One of the owners of a Miami production company hired by Fyre Festival to provide staging, light and sound for the failed event says he can’t get $10 million worth of equipment out of the Bahamas. Unless the event’s organizers pay a hefty customs bill, he’s concerned the Bahamian government will auction off the equipment to cover it.

In an interview with Amplify, Unreal-Systems co-owner Luca Sabatini said officials want Fyre organizers Ja Rule and Billy McFarland to come up with the $390,000 they owe to customs for various goods imported to the island, including food, alcohol and the equipment needed to build the festival site. But because the import tariffs have yet to be paid, the Bahamas Ministry of Tourism won’t allow Sabatini to ship the equipment back to Florida.

The leaves Sabatini on the hook for all of the audio, visual, lighting and staging equipment that is still in the Bahamas. Some of it doesn’t belong to Unreal-Systems; it’s equipment the company rented from others to help put on the show, including the entire festival stage. The mobile stage unit, Sabatini said, is top-of-the line and in demand around the country — so the fact that it can’t be used at other shows right now is costing a lot of people time and money.

“We understand the gravity of the situation,” Sabatini said, but “we are losing everything.”

Sabatini said he’s incurring late fees from the companies he rented equipment from. What’s more, he can’t use his own equipment to do other jobs until everything is released by the government.

Another Miami company, Eventstar, has tents being held by officials that had been shipped there for festival use. A woman who answered the phone at Eventstar told Amplify the company was declining to comment on the situation.

Sabatini now fears the government will officially seize the staging equipment and take steps to start selling it off to cover the unpaid customs fees and other debts racked up by festival organizers, including permit fees, vendor payments and money promised to locals. Bahamian homeowners who rented out their homes to production staff have yet to be paid, Sabatini said, nor have laborers who worked to prepare for the festival a month prior to the event itself.

Ministry of Tourism officials did not return a call from Amplify seeking comment. Festival organizers have said they had to import many items because the Exumas lacked the infrastructure needed to put on the show.

On April 30, ABC News reported that a private security team had been sent to the island by customs officials to keep an eye on equipment and other items still on the island.

The Ministry of Tourism told ABC: “Customs has the area on lockdown because [festival organizer] Billy [McFarland] has not paid customs duty taxes on the items that he imported” for the event. “He and his staff have left the items with a security company guarding it.”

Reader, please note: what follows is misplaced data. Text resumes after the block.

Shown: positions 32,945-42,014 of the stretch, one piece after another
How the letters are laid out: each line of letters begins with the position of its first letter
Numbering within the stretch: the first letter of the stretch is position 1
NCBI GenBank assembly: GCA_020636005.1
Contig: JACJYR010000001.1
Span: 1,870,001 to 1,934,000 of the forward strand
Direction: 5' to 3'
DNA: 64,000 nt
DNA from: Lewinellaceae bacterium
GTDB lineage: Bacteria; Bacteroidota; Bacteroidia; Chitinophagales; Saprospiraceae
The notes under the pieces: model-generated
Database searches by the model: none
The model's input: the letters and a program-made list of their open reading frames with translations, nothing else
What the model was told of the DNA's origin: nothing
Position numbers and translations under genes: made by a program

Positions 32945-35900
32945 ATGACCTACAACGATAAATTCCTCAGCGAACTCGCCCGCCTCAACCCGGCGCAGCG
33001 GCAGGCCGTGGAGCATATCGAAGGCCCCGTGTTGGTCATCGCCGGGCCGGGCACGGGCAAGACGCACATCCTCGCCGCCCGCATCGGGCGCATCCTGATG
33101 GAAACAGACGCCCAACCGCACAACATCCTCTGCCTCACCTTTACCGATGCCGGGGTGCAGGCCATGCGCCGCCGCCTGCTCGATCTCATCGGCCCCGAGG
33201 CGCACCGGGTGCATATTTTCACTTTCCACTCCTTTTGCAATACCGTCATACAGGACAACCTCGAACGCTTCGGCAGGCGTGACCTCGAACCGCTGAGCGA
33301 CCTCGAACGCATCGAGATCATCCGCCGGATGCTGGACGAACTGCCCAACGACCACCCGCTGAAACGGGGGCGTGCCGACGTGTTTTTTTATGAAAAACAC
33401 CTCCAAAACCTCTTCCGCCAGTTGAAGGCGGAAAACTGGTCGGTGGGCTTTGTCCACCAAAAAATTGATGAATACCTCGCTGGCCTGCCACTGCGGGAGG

Sabatini said he believes Bahamian officials have every right to expect Ja Rule and McFarland to pay the taxes, vendors and people they owe. Regardless, he wants his equipment back.

“The government 100 percent here has to make sure their people on the island are paid and the customs bill is paid,” he said.

Ja Rule and McFarland had created the Fyre Festival in part to drum up excitement for booking app Fyre Media. Fyre Festival had been billed as a high-end, exclusive festival on a private island, with ticket packages ranging between $1,500 and $250,000. Major acts like Blink-182, Disclosure, Kaytranada, Migos, Rae Sremmurd, Tyga, Desiigner, Pusha T and Major Lazer signed on.

But when festival guests started to arrive, they found conditions that were starkly different from the paradise they were promised. There were disaster-relief tents set up for shelter, rationed food, no medical care, scarce electricity and little to no help or information from festival staff. In the weeks that followed the doomed event, eight lawsuits have been filed against Fyre Festival organizers, including a $100 million class action lawsuit.

Sabatini said he and his attorneys are working with the government to resolve the issue and considers himself one of many victims Ja Rule, McFarland and their associates have harmed in the aftermath of the Fyre disaster.

“We were going to put on a world-class production unprecedented anywhere else in the Caribbean,” Sabatini said. “We were a well-contained machine caught in the aftermath of negligence and a lack of oversight. They failed on so many levels and no one has been accountable with the government or with myself or other companies. We’ve all been through tremendous hardship.”